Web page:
Remarks to the Aloha Stadium Authority
David McClain, Interim President, University of HawaiiUniversity of Hawaiʻi
Chair Chong Kee and Members of the Stadium Authority:
Mahalo nui for the opportunity to speak with you today. I note that the Authority‘s motto calls for the Stadium to be a place "where families can gather to share their cultural diversity with pride and a feeling of Aloha." Based on my observations over the last several years, I have to conclude that fewer and fewer families will be able to have that experience, at least during UH football games.
The reason is the excessive consumption of alcohol that is occurring during our games, and its negative impact on public safety.
I base this conclusion on my personal observation as a fan who has attended a number of UH games in the past several years. When I was a member of the faculty, my wife Wendie and I became part of a hui organized by Riley Wallace; over the years we have purchased first two season tickets a year, then four. Our seats are on the 35 yard line, 7 rows up, on the aisle.
In the past 2-3 years, we‘ve noticed a sharp deterioration in the environment around our seats, and in the Stadium generally. It‘s now an every-game occurrence for someone in our seating area to have beer spilled on them by intoxicated fans trying to get back to their seats from a trip to the concession stand. I‘ve observed our concessionaires selling beer to customers who clearly have had too much to drink. I‘ve watched as our inebriated fans have harassed fans from other universities, while I‘ve been in their seating area bidding welcome to the presidents of those universities. And of course I‘ve seen the fights break out, some of which have been captured on videotape and broadcast nationally.
In short, we have a problem with the excessive consumption of alcohol at Aloha Stadium.
I suggest that the surest, most effective first step to address this problem is to follow the example of universities across the land and to ban the sale of alcohol in Aloha Stadium.
I realize that this will not eliminate the problem. We could go further and ban the consumption of alcohol in the parking lot as well, but I am not suggesting that at this time. I‘d like to give the ban on sales in the Stadium a chance to work, and I respect the fact that tailgating is a long established tradition at Aloha Stadium. Moreover, I have real reservations about the Authority‘s ability to enforce a ban on alcohol in the parking lot.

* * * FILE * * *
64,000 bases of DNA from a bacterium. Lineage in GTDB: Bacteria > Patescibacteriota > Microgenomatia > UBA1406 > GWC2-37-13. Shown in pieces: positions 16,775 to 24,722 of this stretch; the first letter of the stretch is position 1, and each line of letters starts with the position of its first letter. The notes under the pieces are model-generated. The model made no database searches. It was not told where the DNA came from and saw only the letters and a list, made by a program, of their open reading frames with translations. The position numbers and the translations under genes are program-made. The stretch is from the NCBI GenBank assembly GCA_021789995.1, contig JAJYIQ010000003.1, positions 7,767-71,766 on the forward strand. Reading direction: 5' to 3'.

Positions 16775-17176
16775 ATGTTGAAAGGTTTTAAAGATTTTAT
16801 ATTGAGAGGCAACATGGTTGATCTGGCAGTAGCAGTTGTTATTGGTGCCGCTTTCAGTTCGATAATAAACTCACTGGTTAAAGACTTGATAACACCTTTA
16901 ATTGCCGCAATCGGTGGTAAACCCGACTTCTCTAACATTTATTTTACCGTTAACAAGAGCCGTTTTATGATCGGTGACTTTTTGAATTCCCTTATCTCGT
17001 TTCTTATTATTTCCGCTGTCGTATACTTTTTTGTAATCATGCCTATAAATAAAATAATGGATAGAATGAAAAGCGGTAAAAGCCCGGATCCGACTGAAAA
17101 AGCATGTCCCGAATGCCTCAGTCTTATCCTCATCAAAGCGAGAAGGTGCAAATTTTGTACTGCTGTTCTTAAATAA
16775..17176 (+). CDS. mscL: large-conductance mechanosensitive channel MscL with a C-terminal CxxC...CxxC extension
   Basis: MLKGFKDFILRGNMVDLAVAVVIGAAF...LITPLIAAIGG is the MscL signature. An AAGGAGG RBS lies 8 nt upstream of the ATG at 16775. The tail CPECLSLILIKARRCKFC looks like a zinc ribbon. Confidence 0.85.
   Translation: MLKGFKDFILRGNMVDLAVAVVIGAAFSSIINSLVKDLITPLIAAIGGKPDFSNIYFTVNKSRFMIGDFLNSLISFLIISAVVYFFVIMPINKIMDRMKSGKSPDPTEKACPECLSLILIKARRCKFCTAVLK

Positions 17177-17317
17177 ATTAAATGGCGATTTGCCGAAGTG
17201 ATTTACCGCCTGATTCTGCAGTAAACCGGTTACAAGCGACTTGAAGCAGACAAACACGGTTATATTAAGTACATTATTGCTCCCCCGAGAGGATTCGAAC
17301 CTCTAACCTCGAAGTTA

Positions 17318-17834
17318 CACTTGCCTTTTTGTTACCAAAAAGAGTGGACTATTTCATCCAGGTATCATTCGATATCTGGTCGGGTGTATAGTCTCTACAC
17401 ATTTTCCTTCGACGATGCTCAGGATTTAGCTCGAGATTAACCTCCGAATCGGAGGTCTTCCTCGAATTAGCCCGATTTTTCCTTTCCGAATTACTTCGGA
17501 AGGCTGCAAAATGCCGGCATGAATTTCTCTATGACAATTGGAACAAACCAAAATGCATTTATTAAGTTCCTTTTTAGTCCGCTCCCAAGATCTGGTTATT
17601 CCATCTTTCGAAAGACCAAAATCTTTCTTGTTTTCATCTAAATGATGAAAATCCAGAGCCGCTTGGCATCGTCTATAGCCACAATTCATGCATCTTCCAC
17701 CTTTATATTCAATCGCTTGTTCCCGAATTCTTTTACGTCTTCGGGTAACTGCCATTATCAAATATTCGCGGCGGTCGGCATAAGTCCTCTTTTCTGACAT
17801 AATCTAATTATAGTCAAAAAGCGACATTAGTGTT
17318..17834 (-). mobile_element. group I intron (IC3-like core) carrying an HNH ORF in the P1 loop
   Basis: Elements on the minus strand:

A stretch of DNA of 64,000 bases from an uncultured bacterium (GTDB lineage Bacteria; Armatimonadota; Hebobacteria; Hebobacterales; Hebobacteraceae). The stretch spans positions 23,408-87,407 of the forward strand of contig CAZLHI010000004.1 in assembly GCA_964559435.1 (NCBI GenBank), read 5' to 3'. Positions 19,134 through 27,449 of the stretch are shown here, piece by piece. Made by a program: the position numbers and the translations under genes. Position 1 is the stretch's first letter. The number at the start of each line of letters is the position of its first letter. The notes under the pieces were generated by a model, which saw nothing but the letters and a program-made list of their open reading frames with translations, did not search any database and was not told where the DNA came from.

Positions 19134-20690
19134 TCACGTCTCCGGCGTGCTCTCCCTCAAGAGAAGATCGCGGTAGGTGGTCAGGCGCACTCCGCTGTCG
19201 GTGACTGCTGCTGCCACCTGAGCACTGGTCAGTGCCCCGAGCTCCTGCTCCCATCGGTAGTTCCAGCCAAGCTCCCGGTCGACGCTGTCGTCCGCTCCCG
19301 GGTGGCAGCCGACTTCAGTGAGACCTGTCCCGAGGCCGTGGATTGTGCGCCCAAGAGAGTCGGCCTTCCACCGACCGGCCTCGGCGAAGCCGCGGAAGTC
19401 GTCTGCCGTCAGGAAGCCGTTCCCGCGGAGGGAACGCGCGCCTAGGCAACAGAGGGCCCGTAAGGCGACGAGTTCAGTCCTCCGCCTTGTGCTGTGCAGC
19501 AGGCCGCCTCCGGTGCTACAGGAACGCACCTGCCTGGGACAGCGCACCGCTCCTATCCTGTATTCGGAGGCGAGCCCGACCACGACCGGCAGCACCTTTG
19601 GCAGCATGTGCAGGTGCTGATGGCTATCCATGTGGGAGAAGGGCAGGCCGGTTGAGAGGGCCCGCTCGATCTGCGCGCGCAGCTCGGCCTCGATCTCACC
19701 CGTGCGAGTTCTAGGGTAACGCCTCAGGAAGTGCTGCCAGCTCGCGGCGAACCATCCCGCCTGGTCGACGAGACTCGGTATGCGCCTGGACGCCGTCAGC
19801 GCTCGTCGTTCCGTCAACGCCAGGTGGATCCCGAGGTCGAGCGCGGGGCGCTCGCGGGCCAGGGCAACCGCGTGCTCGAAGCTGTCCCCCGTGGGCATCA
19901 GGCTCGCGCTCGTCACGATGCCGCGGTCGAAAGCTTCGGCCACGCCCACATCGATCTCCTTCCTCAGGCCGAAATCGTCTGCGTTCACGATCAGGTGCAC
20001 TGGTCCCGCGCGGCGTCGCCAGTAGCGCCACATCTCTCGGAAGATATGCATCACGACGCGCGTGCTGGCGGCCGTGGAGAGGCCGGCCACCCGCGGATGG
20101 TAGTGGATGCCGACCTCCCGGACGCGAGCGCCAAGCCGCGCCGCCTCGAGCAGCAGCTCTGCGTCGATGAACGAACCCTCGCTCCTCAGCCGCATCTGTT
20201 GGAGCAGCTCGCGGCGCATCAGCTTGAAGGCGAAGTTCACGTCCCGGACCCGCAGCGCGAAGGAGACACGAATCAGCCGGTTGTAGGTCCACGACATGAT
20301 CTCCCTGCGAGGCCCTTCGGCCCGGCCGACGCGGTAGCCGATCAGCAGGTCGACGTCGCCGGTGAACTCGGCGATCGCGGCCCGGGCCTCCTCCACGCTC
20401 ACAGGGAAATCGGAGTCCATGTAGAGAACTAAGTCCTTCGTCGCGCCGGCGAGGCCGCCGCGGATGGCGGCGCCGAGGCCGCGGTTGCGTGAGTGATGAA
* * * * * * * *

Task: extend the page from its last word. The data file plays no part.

I realize that this initiative will penalize the great majority of fans who drink responsibly, and I regret that. I‘m sure the same consideration was in play across the country in stadiums which have banned the sale of alcohol, who in the end considered the costs of limiting individuals‘ right to drink to be outweighed by the public safety benefits of a safer stadium.
I also realize that this proposal will have a direct financial impact on the Stadium Authority and on its concessionaire, Centerplate. I would only observe that Centerplate is a $600 million company with 30 thousand employees operating in stadiums across the country, including stadiums that don‘t permit the consumption of alcohol on their premises. I‘m sure they can adapt to the changed circumstances my proposal would require. And I would observe to the Stadium Authority that, from a risk management perspective, a safer stadium is likely to be one that in fact produces better, not worse, economic returns.
Let me stress to the Authority that my interest here lies in results: the Authority needs, and our fans need, a safer, more wholesome environment in which to watch the Warriors play. If there is a better proposal than an outright ban on alcohol sales which also achieves the desired result of a safer environment, I would support it as well.
But how realistic, really, is the hope of better enforcement? I think the fact that the Honolulu Police Department has endorsed the proposal to ban the consumption of alcohol at Aloha Stadium tells you where the law enforcement experts stand. And enforcement also costs money, as will any other alternative solution that comes up.
It‘s important to note that I‘m not proposing the cessation of alcohol sales at the Sheriff Arena, or at Murakami Stadium. The reason is simple: we don‘t have a problem with fan behavior in either of these venues.
The fans of UH football are a terrific and enthusiastic group. We‘re fortunate to have their support. But in recent years more and more well-meaning fans are getting caught up in the excitement of the moment, then have one too many, get drunk, and become a menace to their fellow fans.
We can‘t eliminate this behavior, but we can make it less likely to happen. That‘s what the proposal to end the consumption of alcohol at Aloha Stadium will do. I encourage you to act favorably on this proposal at the earliest possible opportunity.